Applegate, nurse navigators and smart bras

Christina Applegate's recent diagnosis is just one of many stories about breast cancer in the news today.

Published August 4, 2008 6:40PM (EDT)

Reports of 36-year-old actress Christina Applegate undergoing treatment for breast cancer (fortunately, she's expected to make a full recovery) have coincided with -- and in some cases, elicited -- an abundance of other news about the disease today. Fox News pegs Applegate's diagnosis to five common breast cancer myths, which are alternately reassuring and scary. (Good news for women Applegate's age who are freaked out: Breast cancer is still quite uncommon in those under 50. Bad news for both women with no family history of cancer and men: You're still at risk.) Then there's the new study that shows recently diagnosed women struggle with the draining "emotional work" of disclosing their illness to friends and family, even when they don't have to send out a press release to let the whole world know. On the upside, those difficulties could potentially be alleviated by "nurse navigators" -- nurses who can help new patients negotiate both the emotional fallout of a diagnosis and the practicalities of meeting with an overwhelming number of medical professionals.

But here's perhaps the most intriguing breast cancer story of the day: Scientists are working on a "smart bra" that could detect early breast tumors and monitor how treatment is going for women who already have cancer. "The smart bra works using a microwave antennae system device which is woven into the fabric of the bra. The antennae picks up any abnormal temperature changes in the breast tissue, which are often associated with cancer cells." There are doubts about whether the technology is really there yet and whether such a bra would cause too many false positives -- detecting benign growths and "nonmalignant inflammatory changes" -- but researchers are hoping nevertheless that the bra will make it to market within "a couple of years." Cancer-screening bras may never replace mammograms, but they could at least turn out to be more reliable than self-exams.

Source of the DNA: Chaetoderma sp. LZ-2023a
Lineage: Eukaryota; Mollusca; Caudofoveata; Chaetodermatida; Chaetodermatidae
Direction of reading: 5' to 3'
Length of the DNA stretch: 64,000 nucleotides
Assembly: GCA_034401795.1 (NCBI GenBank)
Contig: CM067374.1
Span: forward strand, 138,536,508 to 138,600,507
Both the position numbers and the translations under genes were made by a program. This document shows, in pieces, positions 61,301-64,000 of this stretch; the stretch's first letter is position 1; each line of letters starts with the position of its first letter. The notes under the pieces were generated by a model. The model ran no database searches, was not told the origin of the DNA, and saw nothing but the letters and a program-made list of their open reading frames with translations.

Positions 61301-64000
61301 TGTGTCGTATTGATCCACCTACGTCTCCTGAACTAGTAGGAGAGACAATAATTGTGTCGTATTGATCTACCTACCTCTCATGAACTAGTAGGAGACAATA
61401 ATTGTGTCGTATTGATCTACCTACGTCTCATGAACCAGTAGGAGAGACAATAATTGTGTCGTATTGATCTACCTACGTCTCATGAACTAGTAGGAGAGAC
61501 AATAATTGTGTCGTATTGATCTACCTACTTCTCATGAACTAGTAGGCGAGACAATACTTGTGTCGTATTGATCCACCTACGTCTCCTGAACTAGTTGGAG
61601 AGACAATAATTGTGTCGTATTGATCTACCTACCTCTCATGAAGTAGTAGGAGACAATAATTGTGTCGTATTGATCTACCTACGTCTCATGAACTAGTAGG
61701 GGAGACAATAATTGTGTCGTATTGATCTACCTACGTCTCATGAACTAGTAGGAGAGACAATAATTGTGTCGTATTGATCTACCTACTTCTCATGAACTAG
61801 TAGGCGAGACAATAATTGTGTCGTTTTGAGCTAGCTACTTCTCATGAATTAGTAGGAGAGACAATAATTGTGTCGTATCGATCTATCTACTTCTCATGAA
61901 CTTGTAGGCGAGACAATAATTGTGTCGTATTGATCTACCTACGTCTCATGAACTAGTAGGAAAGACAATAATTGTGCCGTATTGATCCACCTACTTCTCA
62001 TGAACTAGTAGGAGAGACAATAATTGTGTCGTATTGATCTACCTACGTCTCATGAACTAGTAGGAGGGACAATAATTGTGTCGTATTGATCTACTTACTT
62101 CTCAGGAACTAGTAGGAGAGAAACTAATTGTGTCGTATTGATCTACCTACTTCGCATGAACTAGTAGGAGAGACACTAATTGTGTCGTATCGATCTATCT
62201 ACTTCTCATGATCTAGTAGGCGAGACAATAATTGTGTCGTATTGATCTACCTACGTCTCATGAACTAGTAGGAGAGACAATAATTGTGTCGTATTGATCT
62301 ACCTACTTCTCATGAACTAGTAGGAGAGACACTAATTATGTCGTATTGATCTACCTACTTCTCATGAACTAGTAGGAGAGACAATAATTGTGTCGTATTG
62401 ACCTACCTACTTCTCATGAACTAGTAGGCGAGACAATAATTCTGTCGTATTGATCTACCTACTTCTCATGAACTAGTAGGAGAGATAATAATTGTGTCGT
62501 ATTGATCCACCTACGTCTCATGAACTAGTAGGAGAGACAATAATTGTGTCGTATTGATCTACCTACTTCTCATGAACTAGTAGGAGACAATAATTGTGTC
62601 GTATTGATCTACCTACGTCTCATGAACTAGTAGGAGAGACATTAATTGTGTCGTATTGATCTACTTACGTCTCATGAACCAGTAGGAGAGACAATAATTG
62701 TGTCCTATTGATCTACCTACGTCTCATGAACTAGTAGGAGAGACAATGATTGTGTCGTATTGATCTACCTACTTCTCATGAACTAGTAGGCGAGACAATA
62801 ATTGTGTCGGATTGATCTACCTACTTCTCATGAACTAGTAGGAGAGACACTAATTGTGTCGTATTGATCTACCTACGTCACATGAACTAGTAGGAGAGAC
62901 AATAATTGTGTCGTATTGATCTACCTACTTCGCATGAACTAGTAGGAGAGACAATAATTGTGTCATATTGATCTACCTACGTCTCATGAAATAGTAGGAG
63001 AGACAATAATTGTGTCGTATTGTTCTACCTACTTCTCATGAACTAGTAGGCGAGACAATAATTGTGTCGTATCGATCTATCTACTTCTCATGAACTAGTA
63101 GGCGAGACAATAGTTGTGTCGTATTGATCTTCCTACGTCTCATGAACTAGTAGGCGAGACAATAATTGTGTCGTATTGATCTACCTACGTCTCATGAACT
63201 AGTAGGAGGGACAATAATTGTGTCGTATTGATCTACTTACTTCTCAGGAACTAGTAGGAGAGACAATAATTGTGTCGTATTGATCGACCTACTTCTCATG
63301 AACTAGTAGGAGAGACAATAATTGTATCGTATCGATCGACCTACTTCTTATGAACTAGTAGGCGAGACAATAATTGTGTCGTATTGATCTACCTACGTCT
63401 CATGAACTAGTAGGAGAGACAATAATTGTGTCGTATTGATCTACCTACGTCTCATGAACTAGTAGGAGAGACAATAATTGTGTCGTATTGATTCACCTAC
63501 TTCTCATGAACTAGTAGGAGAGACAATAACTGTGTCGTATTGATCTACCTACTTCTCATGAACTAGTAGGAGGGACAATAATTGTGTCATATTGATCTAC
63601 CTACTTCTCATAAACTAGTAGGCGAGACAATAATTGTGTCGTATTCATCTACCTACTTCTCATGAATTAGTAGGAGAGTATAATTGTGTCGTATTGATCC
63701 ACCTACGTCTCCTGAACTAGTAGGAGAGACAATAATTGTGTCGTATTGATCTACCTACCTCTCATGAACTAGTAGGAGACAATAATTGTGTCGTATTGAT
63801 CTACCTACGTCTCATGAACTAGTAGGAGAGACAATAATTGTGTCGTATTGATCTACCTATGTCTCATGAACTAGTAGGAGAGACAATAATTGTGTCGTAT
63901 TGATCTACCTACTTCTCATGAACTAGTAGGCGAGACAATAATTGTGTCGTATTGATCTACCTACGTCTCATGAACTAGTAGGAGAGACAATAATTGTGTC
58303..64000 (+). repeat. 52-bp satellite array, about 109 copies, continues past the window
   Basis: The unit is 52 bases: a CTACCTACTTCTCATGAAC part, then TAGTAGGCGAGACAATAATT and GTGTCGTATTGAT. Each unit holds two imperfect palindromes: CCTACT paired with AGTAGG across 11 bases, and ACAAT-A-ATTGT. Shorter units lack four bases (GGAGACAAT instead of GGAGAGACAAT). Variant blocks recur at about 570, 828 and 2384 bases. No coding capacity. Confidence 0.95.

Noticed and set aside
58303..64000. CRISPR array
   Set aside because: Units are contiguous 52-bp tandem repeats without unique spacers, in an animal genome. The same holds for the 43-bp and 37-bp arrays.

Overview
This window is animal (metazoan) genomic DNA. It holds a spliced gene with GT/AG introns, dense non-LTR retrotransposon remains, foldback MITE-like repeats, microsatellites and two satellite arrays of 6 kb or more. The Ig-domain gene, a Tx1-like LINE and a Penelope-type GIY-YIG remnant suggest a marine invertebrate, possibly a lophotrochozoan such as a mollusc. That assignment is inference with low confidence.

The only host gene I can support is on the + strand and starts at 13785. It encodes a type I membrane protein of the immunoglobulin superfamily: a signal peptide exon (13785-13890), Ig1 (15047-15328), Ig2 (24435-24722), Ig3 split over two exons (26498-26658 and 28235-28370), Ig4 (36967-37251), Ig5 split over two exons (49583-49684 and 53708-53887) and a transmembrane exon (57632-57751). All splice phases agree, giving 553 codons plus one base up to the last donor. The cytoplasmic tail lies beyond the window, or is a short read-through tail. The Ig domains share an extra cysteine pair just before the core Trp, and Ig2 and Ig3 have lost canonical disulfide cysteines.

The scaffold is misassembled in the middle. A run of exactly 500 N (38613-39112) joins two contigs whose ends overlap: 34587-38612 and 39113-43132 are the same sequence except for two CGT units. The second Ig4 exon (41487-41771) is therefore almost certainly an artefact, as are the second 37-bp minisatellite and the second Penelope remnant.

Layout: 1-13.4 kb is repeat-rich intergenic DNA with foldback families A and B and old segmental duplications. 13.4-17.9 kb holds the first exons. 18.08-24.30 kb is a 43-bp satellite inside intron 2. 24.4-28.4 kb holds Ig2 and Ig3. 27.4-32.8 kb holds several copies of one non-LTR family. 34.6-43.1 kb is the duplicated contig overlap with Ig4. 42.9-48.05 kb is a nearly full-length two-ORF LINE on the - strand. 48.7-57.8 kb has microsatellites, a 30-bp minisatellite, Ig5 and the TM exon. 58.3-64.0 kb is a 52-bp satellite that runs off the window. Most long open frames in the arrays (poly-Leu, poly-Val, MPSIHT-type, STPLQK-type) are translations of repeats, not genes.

By Kate Harding

Kate Harding is the author of Asking For It: The Alarming Rise of Rape Culture--and What We Can Do About It, available from Da Capo Press in August 2015. Previously, she collaborated with Anna Holmes, Amanda Hess, and a cast of thousands on The Book of Jezebel, and with Marianne Kirby on Lessons from the Fat-o-Sphere. You might also remember her as the founding editor of Shapely Prose (2007-2010). Kate's essays have appeared in the anthologies Madonna & Me, Yes Means Yes, Feed Me, and Airmail: Women of Letters. She holds an M.F.A. in fiction from Vermont College of Fine Arts and a B.A. in English from University of Toronto, and is currently at work on a Ph.D. in creative writing from Bath Spa University

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